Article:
As the Tables Turn

May 2014

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Remember those days when a week wouldn’t go by without some American bishop publicly criticizing Pope John Paul II for being too rigid, too hardline, too reactionary? Think Raymond Hunthausen, Thomas Gumbleton, Rembert Weakland, Matthew Clark, Howard Hubbard. These outspoken prelates aside, the U.S. episcopacy of the 1980s and 1990s was, generally speaking, characterized by gently left-of-center bishops who took a softer, feel-good approach to Catholic orthodoxy than did the Vatican during the John Paul pontificate. Many of these prelates were groomed by ecclesial kingpins like Cardinals Joseph Bernardin and Roger Mahony.

Since the death of Cardinal Bernardin in 1996, the U.S. episcopacy has slowly but steadily taken a turn toward a more conservative-style orthodoxy, especially during the pontificate of Benedict XVI. With few exceptions, the older, permissive, liberal bishops, whose most obvious contributions were to water down the faith, were replaced by those whose leanings were decidedly more orthodox and traditional. Some prime examples come from California: José Gomez replaced Mahony as archbishop of Los Angeles, George Niederauer and later Salvatore Cordileone replaced John Quinn as archbishop of San Francisco, and Cordileone and later Michael Barber succeeded John Cummins as bishop of Oakland.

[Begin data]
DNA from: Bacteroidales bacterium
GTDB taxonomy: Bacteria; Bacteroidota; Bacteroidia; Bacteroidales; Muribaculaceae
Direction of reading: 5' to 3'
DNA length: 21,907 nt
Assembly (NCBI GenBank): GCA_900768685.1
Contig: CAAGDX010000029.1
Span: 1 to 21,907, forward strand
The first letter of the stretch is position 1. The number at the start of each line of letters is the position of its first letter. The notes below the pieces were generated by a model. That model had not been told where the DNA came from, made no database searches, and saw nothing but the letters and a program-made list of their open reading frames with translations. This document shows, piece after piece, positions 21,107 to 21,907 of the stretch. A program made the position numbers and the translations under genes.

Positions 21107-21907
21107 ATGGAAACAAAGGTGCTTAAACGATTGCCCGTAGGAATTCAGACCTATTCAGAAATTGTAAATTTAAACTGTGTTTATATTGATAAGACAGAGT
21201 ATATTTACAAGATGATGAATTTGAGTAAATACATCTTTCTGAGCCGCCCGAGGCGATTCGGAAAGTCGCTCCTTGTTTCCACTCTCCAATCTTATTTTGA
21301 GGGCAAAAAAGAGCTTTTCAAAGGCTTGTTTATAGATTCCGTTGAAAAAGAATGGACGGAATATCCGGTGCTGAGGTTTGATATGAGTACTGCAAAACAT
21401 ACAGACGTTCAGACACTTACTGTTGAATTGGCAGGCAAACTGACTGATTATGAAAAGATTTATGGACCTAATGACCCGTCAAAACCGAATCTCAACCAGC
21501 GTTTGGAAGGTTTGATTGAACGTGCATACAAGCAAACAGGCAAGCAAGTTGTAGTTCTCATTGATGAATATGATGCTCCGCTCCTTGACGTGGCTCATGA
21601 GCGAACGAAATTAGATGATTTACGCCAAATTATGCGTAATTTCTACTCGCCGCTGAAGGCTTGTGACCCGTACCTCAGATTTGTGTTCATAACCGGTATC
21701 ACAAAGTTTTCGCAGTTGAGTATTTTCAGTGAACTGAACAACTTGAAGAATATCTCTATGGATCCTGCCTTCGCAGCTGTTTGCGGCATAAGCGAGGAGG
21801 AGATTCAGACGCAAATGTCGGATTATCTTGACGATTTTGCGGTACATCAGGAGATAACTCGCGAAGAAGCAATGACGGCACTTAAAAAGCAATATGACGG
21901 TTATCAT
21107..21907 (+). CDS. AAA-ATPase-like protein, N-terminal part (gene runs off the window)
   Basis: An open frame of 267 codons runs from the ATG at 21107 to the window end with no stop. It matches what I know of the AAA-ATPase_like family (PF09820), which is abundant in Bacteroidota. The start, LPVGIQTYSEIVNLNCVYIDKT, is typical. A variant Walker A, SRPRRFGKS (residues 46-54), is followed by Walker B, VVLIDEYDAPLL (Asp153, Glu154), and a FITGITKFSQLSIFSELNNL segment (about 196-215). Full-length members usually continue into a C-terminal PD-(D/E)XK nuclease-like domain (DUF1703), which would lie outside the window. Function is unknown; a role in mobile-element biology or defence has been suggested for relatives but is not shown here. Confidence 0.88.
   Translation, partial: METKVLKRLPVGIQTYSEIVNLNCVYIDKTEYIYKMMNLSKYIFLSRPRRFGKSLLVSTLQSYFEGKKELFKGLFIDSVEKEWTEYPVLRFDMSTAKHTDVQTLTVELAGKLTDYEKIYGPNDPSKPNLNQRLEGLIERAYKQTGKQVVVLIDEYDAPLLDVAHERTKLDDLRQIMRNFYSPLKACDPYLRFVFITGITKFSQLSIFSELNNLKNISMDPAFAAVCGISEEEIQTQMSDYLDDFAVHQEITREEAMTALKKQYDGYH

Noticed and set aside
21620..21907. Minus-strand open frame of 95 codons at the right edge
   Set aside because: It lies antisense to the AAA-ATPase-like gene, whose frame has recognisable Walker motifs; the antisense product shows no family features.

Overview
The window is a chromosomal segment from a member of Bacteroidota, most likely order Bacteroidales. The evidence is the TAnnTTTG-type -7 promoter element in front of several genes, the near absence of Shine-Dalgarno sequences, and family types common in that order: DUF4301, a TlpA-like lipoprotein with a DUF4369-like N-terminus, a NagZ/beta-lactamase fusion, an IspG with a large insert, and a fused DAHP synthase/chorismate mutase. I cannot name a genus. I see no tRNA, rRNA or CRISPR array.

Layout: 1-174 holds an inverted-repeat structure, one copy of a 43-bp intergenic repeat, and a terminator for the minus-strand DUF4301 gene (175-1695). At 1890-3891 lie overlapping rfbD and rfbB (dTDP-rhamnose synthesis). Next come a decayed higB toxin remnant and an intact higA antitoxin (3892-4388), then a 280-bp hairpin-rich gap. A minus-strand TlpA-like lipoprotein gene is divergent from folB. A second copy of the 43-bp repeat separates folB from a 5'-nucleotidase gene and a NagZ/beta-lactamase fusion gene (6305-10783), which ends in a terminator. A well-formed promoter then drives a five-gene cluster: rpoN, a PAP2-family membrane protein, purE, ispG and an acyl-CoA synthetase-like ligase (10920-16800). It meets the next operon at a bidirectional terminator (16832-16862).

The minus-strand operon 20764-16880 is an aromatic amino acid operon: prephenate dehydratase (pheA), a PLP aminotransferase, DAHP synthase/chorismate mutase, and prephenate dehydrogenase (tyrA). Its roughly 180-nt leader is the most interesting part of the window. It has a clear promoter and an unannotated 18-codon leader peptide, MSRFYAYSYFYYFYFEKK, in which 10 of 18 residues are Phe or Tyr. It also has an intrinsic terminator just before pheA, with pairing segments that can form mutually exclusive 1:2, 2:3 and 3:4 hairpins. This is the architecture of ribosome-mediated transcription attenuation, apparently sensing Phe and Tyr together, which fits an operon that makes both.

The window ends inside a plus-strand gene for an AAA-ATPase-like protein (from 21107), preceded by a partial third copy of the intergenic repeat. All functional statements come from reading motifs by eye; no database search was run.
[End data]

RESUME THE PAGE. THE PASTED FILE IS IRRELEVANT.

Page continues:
Gomez and Cordileone are arguably two of the most theologically (or pastorally, if you will) conservative bishops heading American dioceses these days. (For good measure, add in Bishop Robert Vasa of Santa Rosa, formerly vicar general for Bishop Fabian Bruskewitz in Lincoln, Nebraska, and an outspoken critic of Nancy Pelosi.) Mahony, Quinn, and Cummins remain icons of the liberal American Church of days bygone.

The tables have turned. Could they be turning back?

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New Oxford Notes: May 2014

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The new Archbishop of Chicago will be the point man in implementing the reaffirmation of the church's teaching on the family – specifically, Humanae Vitae, in its entirety – in what can only be described as a boiling cauldron of dissent in the Windy City.

We are, after all, members of the true church, and the synods will not teach error.

The new archbishop will also, of course, implement – or not – Canon 915 of the code of Canon law.

If that's not enough, he will face not only the wayward faculty and administration of Loyola University, the largest Catholic institution of higher learning in the country, but also a significant number of the members of the Board of Trustees of the University of Notre Dame who reside in the Chicago archdiocese.

These snakes, all part of the glorified Chicago Machine, are the same culprits who were responsible for the appearance of Obama at Notre Dame's 2009 commencement, and, adding insult to profound injury, his receipt of an honorary doctorate of laws.

They are the same snakes who also made sure that Rev. John Jenkins, CSC, would be reelected as president – the same Fr. Jenkins who has just encouraged Notre Dame athletes to “come out” as gays, transsexuals, lesbians – anything but orthodox Catholics (some of whom have actually been kicked off campus for advocating marriage).

The Chicago archdiocese is a snake pit.

Now, consider: Cardinal George has prophesied that his successor will die in jail.

And consider: Cardinal Burke often asks, "please pray for me: the snake strikes at the head."

If Cardinal Burke goes to Chicago, the prophecy of Cardinal George will likely come true. And it will not be the heathen, but the swaggering, dissident “Catholic” snakes, who make sure that he rots in jail.

He really does need our prayers.
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May 14, 2014 11:22 AM EDT
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